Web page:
Leukemia Home > Iclusig and Breastfeeding
Although Iclusig (ponatinib) does pass through breast milk in rats, it is unknown whether it would pass through breast milk in women or if it would harm a nursing infant. Because this chemotherapy medication is linked to potentially dangerous side effects, the manufacturer recommends that women not breastfeed during Iclusig treatment.
Iclusig® (ponatinib) is a prescription medication approved to treat adults with leukemia. Leukemia is a cancer of the blood cells.
It is unknown whether Iclusig passes through breast milk in humans. The manufacturer of the medication recommends that women not breastfeed or provide breast milk to an infant during treatment.
In animal studies, Iclusig was shown to pass through the breast milk of rats. It has not been studied in breastfeeding women. Therefore, it is not entirely known if the drug passes through human breast milk, or if it would harm a nursing child.
Although this lack of information is certainly frustrating, it is important to understand that studies of medicines are rarely done in breastfeeding women. This is because such studies could expose an infant, who would otherwise usually not benefit from the medication, to potential problems.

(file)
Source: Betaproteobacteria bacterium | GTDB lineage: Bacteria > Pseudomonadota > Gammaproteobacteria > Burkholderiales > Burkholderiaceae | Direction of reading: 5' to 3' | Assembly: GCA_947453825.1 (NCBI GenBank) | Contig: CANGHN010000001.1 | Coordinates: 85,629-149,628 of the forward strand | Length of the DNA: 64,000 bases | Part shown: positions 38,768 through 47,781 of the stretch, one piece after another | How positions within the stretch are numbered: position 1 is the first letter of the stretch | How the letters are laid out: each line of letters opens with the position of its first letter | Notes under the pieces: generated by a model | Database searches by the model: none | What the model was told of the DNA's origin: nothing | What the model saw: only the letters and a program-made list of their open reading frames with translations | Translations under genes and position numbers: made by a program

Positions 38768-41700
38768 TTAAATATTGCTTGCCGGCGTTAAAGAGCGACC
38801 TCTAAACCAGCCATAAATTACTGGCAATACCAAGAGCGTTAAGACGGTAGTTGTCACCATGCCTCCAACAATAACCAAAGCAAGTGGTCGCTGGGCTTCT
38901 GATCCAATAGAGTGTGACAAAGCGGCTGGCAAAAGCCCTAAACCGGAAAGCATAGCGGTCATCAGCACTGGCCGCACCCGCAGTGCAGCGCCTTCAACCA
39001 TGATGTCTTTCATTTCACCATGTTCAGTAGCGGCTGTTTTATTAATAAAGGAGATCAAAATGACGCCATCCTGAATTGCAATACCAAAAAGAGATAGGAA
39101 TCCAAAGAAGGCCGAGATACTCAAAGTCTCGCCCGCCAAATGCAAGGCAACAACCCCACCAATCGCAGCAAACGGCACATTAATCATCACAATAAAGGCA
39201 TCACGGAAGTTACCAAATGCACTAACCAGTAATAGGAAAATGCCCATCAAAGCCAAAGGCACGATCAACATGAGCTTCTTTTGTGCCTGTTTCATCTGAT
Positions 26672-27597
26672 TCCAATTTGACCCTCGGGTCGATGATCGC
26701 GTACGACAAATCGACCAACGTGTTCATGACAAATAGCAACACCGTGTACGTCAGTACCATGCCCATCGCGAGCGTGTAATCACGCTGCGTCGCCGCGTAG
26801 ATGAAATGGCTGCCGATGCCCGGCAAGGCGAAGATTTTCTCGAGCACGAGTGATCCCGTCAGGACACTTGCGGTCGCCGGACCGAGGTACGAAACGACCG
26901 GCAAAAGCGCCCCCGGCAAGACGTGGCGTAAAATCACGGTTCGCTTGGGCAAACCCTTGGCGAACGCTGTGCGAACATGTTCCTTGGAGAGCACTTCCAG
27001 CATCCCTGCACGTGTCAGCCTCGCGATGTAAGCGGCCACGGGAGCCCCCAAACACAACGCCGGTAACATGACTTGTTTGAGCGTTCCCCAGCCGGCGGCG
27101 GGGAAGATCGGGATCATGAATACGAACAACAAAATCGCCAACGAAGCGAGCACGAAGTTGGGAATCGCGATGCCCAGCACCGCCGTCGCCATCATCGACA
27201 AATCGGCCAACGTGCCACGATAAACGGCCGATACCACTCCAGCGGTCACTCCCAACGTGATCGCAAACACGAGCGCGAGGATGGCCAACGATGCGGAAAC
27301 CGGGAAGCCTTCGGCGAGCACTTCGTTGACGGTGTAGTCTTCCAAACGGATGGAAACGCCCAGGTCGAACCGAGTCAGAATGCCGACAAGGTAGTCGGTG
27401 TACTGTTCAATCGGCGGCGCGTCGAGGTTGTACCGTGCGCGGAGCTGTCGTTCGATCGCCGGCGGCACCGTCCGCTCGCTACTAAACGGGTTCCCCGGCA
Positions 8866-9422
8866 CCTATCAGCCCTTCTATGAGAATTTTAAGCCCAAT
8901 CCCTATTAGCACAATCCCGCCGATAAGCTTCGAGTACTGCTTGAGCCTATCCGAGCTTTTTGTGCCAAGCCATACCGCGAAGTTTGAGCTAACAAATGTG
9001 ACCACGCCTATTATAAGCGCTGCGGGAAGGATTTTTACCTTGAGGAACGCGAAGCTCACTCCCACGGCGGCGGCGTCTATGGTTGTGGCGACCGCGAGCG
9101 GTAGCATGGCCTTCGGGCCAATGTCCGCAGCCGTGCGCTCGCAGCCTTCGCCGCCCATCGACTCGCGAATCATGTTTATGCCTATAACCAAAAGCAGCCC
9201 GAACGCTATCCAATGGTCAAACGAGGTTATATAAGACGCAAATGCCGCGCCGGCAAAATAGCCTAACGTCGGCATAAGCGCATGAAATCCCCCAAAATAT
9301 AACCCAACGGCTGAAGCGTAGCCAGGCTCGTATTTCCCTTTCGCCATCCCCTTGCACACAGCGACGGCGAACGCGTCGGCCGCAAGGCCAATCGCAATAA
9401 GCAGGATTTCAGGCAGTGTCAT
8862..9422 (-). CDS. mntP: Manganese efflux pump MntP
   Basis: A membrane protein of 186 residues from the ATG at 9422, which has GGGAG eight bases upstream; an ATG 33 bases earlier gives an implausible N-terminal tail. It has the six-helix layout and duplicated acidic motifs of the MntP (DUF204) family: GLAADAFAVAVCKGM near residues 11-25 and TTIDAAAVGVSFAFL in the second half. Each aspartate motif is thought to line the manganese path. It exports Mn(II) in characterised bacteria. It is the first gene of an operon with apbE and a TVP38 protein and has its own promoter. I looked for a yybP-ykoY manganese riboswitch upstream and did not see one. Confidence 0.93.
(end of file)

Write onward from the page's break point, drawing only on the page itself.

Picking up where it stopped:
Iclusig is associated with potentially serious side effects, including high blood pressure and the risk for blood clots and strokes. Because there is a possibility that Iclusig side effects could occur in a nursing child, it is generally recommended that women receiving the drug not breastfeed.
You should discuss Iclusig and breastfeeding with your healthcare provider. Each woman's situation is different, and you and your healthcare provider understand your situation best. After considering what you want and expect, as well as your current health situation, the two of you can make a shared decision that is right for you.